Door Panel

This window is the front passenger window but the others are similar. The drivers door has more switches and wires but is basically the same. Start by removing any screws that are holding the door panel on. Also remove the door handle. One thing I need to point out is that each of these motors are the same but have different bolt patterns. So they only fit one door and are marked on the motor RF, LF, RR, LR.

Door Handle

Take off the door handle by removing the bolt holding it on. Look at the photo to see how to do it. There are also other screws holding various trim and parts of the door panel on. Look the door panel over carefully to find other screws as different model vehicles may have different location of screws.

Door panel retaining clips

When all screws and parts holding on the door panel are removed the door panel has to be pried off. Start at the bottom and work around the perimeter. I used a large wide blade screwdriver but there is a special tool that can be purchased to do this.

Armrest Removal

After the door panel is off then the armrest has to be removed in order to get the electrical connection to the power locks off.

Armrest Screws

Location of screws that hold the armrest on.

Armrest Location

View of the door panel showing where the armrest is located.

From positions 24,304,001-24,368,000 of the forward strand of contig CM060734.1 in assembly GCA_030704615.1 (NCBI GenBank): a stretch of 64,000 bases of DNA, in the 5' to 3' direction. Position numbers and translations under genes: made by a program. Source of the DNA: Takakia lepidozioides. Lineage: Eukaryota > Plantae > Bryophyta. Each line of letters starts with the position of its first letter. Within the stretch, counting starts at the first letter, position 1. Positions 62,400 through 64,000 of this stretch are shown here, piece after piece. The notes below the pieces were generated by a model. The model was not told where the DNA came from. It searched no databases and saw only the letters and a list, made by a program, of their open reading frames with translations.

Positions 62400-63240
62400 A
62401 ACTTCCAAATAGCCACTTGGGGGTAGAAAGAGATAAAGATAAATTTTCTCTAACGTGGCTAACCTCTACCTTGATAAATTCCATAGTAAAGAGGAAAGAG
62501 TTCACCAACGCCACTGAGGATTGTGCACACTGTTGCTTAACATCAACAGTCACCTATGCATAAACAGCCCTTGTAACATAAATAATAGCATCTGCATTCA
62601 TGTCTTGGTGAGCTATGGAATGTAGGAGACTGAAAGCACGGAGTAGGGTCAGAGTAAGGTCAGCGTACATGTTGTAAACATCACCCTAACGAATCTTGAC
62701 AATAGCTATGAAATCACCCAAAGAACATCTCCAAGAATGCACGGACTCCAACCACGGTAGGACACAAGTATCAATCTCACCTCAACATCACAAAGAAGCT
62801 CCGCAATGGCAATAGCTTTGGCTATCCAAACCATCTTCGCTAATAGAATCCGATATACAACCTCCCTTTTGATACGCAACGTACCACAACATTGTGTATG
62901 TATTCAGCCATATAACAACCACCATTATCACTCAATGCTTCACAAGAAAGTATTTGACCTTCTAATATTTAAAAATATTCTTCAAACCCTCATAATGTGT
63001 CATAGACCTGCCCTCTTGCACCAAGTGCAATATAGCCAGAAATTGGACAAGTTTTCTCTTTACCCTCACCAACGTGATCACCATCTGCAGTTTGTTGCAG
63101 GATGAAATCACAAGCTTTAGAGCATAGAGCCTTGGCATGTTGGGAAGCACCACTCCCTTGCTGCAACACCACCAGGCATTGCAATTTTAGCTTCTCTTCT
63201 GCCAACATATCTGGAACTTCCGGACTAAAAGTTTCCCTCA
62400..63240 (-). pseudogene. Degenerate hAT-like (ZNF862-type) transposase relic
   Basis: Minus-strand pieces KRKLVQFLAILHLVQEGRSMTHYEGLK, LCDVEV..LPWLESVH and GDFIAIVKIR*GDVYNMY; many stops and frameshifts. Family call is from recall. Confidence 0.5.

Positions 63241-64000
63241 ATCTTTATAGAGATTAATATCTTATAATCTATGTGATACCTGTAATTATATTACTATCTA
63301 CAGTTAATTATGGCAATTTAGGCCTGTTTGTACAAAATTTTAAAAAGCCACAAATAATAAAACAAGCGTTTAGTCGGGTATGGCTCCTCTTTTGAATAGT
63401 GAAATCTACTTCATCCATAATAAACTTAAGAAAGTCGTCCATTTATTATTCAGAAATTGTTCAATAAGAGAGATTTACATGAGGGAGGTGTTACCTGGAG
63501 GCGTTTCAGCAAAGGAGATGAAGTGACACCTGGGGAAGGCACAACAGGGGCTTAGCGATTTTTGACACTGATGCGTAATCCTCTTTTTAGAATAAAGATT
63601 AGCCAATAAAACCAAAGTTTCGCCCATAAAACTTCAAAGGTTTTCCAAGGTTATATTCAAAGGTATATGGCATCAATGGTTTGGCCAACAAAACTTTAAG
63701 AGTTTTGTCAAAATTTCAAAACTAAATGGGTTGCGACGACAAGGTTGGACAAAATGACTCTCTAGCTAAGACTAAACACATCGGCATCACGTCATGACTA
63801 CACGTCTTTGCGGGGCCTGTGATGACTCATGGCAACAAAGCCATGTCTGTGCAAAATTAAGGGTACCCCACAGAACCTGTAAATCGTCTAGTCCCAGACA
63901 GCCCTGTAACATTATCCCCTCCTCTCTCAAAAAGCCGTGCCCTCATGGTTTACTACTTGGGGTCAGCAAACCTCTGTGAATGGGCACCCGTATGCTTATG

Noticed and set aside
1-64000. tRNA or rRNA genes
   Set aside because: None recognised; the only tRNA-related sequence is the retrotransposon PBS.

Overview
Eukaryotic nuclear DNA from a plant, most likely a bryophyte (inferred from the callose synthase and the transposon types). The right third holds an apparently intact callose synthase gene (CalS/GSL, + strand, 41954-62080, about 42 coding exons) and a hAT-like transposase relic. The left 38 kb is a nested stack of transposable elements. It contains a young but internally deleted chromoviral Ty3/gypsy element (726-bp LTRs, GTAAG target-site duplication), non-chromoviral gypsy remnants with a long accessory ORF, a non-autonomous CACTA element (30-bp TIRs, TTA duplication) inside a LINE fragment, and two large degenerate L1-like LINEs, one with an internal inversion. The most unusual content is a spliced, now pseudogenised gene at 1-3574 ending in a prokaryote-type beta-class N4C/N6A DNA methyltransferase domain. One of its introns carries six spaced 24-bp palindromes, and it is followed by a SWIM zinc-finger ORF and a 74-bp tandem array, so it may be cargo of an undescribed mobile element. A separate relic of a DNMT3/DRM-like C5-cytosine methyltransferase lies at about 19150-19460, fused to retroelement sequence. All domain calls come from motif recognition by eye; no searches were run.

Other Parts Removal

The speaker and insulation has to be removed. The power window motor is located beneath the speaker compartment.

Remove Moisture Barrier

This plastic membrane which is a moisture barrier is glued on. Peel it off slowly so you don't tear it, starting at the bottom. You do not have to take it all the way off. You can leave the top part attached to keep it lined up so you can re-attach it later more easily. Just fold it up and use some tape to hold it to the top of the door to get it out of the way.

Pop Rivet Locations

Now you can see the pop rivets that hold on the window regulator. On my car two of the rivets have to be removed in order to push the regulator and its gear back slightly to make room for the motor to be removed. Only the two rivets close to the motor have to be removed. On some vehicles it might not be necessary to do this.

Support The Window Glass

Before you remove the motor use a zip tie, a board or some other object under the window to hold it all the way up so it does not fall down inside the door.

Motor Bolts and Rivet Removal

There are several pop rivets that hold the regulator to the door. The two near the motor have to be removed so that the motor can be removed from the regulator. The regulator has to be slightly pushed back for the motor to come out and clear the door. I used a small grinder to grind the heads off of the rivets and then drilled them out with a 1/4" drillbit. If you have sharp drillbits then you could probably drill through the center with a smaller drill bit and then drill again to get the remaining material out with the larger 1/4" drillbit.

Window Motor Location

A view of the motor still in the door.

View After Window Motor Removed

This view shows the door with the motor removed. In Part Two we get into replacing the gear plugs in the motor.

End Of Part One

You can contact me at: spjoruss-at-gmail.com Replace the -at- with @ sign of course. Have to write it this way to keep the spam down.

Sperry Russ

Part One      Part Two